A sport that had many followers in the erstwhile Madras of the 1960s and 70s, polo is now getting back on track. This princely sport that relies on horsemanship is slowly getting the attention of Chennaiites again! A match, titled ‘Polo 2.0’, was held in the city outskirts recently, after thirty-odd years. The exhibition match saw many veteran players reminiscing over the good times. In a bid to resurrect the sport, the organisers transported ponies in custom floats from Mysore, Jaipur, Hyderabad and Bengaluru.
Returning to the sport after decades, senior riders were thrilled to hit the ball from their horseback perches. Youngsters too are getting attracted to this sport that requires equestrian skills, teamwork, and game strategy in equal parts. Irshad Mecca, the man behind reviving the sport, is quite content with the response from the matches. “I could do this only with the help of the polo enthusiasts in the city. Industrialist AC Muthiah, one of our chief patrons, helped us get in touch with a few players from across the country. Many came for the match with their sons,” he says.
The sport was popularised among civilians during the 60s by the Madras Riding Club and Madras Polo and Riding Club (MPRC). The ground where the players used to play was slowly repurposed for something else. “Before, there was a ground opposite Kathipara Junction where we could practice — but we lost that ground. Tournaments used to happen on Island Grounds also. Getting a large space is difficult, and that is one of the main reasons for the slow death of the sport back in the 80s,” states Irshad.
The prime idea of the exhibition match was to get everyone together. “National Polo player Bhawani Kalvi, who played for India three times, was there to give training to the newbies,” he adds. One of the main ways to perk up interest in the sport is to coach students in colleges and universities, and that’s what Hindustan University started three years ago. “We are the only University in Chennai offering horse-riding and polo classes for students,” says Salim Mahmood.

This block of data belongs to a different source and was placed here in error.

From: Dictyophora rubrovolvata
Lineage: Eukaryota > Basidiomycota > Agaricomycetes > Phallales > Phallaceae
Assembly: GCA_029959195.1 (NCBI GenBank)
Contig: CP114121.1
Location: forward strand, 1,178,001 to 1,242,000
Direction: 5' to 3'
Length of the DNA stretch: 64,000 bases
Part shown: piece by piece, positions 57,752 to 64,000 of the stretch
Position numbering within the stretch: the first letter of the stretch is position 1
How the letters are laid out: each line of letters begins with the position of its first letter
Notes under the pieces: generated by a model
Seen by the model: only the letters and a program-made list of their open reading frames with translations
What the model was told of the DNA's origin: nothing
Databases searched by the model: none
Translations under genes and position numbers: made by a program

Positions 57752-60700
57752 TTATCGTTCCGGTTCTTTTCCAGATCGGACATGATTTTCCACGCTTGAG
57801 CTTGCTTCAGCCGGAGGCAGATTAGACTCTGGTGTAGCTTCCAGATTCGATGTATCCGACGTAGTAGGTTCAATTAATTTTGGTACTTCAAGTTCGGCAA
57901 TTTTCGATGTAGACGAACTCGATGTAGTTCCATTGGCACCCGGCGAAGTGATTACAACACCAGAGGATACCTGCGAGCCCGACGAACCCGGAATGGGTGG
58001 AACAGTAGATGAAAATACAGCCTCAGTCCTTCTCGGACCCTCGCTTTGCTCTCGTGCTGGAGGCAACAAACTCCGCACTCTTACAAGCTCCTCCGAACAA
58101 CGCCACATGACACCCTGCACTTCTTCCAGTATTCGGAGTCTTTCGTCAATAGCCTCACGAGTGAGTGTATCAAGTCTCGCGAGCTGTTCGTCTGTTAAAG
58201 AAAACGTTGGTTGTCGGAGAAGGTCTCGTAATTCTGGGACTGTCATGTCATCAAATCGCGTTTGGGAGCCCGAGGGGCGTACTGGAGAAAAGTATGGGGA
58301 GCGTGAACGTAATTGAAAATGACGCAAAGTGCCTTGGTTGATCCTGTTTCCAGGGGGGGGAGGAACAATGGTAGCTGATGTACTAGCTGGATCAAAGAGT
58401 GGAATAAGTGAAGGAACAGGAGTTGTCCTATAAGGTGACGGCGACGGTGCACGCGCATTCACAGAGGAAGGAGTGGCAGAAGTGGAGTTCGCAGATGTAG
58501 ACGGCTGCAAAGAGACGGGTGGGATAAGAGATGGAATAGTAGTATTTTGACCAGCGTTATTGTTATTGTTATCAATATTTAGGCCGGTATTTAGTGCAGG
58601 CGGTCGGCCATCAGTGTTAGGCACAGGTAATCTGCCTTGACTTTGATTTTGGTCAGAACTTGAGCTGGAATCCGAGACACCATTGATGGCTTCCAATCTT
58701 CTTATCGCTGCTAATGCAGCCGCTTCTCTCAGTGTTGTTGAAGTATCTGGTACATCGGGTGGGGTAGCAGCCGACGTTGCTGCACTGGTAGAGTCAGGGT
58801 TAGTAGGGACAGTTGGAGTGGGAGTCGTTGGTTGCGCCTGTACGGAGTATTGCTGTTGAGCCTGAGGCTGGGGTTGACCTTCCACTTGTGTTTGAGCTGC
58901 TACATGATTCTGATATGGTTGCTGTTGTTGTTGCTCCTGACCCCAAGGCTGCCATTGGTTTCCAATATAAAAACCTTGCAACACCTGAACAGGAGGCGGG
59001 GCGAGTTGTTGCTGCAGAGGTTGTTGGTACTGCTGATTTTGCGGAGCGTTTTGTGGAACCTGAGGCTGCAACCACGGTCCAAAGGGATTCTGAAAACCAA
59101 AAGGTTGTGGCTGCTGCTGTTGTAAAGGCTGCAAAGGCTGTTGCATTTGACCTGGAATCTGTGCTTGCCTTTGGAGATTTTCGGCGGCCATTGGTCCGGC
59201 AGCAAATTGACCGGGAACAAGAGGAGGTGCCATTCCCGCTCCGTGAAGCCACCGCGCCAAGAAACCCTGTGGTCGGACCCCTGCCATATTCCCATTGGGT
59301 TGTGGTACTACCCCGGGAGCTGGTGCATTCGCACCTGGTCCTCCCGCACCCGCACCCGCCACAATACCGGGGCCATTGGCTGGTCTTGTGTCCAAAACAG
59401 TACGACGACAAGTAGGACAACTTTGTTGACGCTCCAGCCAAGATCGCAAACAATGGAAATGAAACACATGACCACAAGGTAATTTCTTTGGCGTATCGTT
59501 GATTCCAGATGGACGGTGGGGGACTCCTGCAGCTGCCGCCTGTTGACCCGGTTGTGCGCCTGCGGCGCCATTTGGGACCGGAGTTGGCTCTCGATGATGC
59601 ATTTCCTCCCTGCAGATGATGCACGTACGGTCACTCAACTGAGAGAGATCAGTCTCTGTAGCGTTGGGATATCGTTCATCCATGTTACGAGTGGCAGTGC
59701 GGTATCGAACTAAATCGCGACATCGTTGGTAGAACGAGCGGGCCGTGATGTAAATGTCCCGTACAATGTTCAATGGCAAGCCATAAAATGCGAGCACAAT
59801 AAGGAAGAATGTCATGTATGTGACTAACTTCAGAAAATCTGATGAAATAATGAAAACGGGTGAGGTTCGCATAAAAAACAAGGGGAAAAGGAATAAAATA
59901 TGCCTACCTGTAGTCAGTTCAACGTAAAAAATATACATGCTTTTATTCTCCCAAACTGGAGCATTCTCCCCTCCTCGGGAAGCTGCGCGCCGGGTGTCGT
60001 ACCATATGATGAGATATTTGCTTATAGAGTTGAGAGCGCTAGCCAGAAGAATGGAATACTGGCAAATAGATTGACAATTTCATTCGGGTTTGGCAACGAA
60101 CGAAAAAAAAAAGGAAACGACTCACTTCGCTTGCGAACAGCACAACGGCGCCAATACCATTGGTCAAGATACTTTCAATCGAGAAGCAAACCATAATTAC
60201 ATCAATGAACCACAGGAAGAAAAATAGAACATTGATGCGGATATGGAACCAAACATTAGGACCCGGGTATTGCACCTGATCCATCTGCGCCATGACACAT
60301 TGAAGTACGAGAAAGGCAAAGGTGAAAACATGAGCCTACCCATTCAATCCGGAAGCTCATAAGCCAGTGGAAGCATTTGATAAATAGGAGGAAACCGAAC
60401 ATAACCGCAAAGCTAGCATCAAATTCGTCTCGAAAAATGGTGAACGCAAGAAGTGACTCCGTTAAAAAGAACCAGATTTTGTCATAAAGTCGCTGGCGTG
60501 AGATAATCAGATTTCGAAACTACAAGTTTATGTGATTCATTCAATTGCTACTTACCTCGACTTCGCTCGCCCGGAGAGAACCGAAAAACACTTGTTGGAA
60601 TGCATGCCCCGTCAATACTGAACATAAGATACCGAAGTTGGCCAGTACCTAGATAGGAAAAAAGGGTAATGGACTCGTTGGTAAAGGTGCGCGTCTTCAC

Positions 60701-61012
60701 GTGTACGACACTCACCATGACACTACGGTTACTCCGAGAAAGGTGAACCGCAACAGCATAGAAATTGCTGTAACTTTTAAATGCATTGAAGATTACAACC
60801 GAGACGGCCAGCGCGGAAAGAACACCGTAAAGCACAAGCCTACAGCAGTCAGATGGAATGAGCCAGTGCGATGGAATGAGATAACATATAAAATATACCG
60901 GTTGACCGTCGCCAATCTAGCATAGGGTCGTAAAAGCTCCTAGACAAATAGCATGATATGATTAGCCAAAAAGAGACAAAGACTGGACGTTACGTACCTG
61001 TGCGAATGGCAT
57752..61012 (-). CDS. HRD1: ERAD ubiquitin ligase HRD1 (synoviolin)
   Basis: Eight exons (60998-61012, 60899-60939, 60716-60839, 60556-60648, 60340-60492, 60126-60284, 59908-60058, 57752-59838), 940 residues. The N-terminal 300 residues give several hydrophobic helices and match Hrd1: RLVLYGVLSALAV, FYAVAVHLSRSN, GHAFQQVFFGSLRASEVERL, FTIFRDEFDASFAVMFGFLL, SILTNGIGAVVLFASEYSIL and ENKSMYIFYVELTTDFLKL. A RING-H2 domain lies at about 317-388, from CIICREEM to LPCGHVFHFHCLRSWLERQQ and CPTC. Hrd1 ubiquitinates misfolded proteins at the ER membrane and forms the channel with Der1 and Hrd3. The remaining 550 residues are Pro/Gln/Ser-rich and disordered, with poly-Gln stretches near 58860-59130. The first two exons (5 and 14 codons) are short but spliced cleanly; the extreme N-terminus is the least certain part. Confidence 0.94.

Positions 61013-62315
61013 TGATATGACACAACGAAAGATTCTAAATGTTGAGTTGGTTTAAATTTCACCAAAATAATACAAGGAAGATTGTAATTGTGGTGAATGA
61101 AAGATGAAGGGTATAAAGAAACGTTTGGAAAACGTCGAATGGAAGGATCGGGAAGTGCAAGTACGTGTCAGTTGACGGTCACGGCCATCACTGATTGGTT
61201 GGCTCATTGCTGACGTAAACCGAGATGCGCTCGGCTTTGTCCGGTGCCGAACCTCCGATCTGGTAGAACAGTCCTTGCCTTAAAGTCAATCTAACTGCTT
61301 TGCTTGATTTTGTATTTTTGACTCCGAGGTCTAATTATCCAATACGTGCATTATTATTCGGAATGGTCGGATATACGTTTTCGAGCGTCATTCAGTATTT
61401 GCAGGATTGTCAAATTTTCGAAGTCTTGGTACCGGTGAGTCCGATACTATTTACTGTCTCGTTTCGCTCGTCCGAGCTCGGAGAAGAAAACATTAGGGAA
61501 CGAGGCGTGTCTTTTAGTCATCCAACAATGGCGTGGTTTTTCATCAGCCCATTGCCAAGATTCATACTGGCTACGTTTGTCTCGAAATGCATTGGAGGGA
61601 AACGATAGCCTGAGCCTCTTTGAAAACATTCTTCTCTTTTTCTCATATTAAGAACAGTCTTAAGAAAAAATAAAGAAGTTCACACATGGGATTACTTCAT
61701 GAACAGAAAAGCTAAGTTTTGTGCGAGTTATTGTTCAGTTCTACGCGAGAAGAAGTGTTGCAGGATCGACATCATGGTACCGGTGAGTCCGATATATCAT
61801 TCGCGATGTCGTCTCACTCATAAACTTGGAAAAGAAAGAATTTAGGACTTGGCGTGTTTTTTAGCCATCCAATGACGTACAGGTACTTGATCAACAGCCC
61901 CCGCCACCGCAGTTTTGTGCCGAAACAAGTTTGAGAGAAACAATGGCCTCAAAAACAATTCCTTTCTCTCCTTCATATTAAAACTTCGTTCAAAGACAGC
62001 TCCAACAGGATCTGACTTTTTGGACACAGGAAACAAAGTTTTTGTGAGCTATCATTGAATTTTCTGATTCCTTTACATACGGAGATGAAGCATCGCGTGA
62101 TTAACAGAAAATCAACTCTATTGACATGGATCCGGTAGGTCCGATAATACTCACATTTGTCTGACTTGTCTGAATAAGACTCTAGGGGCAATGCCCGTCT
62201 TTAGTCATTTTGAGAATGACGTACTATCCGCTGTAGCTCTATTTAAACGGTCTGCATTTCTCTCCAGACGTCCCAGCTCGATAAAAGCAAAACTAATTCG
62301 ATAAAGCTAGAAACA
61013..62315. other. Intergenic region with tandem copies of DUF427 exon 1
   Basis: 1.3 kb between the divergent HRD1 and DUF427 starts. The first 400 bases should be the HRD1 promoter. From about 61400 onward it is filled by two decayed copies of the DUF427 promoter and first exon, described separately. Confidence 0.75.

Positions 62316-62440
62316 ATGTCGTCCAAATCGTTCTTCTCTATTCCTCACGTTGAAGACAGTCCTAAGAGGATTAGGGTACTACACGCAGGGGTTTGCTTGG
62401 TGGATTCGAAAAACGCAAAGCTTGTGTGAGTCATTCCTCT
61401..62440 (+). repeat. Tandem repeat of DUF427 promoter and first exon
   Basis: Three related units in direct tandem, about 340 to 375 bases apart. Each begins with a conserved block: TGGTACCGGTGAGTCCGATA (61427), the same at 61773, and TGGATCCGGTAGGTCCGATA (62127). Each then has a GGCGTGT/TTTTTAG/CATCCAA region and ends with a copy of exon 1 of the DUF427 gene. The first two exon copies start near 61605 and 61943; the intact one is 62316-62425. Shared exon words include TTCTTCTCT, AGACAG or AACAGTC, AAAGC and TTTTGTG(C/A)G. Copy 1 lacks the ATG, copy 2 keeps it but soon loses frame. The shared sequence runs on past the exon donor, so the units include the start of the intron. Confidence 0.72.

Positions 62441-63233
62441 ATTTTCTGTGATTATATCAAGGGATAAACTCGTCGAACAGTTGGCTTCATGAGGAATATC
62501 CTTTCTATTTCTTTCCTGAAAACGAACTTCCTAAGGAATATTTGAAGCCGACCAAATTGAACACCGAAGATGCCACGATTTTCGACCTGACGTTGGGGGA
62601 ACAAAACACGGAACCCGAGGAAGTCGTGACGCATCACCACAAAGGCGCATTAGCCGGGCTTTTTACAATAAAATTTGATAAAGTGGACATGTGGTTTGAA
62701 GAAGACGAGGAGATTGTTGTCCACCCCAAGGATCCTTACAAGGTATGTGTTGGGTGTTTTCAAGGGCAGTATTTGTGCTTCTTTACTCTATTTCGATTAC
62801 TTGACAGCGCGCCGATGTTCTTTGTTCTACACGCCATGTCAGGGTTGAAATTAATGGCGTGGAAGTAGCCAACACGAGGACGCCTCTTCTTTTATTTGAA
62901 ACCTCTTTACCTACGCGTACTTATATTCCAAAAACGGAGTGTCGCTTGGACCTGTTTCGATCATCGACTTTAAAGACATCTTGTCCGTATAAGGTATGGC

We are in our third year and are surprised to see the level of interest. We conduct 15 classes in which we teach the basics of horse riding. Students who show potential in the initial classes will be given further training,” says Salim Mahmood, Deputy Director of Hindustan University, who is also a polo player. Youngsters too are showing interest in this sport. A student of Stella Maris College, Namrata Kishore, started horse riding eight years ago. “I play cycle polo, but horse polo is completely different — after half an hour’s ride, I feel tired! But I am sure once I master the skills, it’ll be easier for me.”
The ponies that are used for the sport need to be trained for upto six years. That is what Junaid Nahri, owner of Chennai Polo and riding club, does — “It is one of the major achievements that we could revive the sport after three decades. I am sure that through the ‘Polo 2.0’ initiative, we will popularise the sport.” The members of ‘Polo 2.0’ are gearing up for a match this weekend in Hyderabad. “We need to sustain the sport — after the match in Hyderabad there will be a match in Bengaluru. Our focus, now, is to be more active in South India and I hope all the polo players in Tamil Nadu will support us,” sums up Irshad.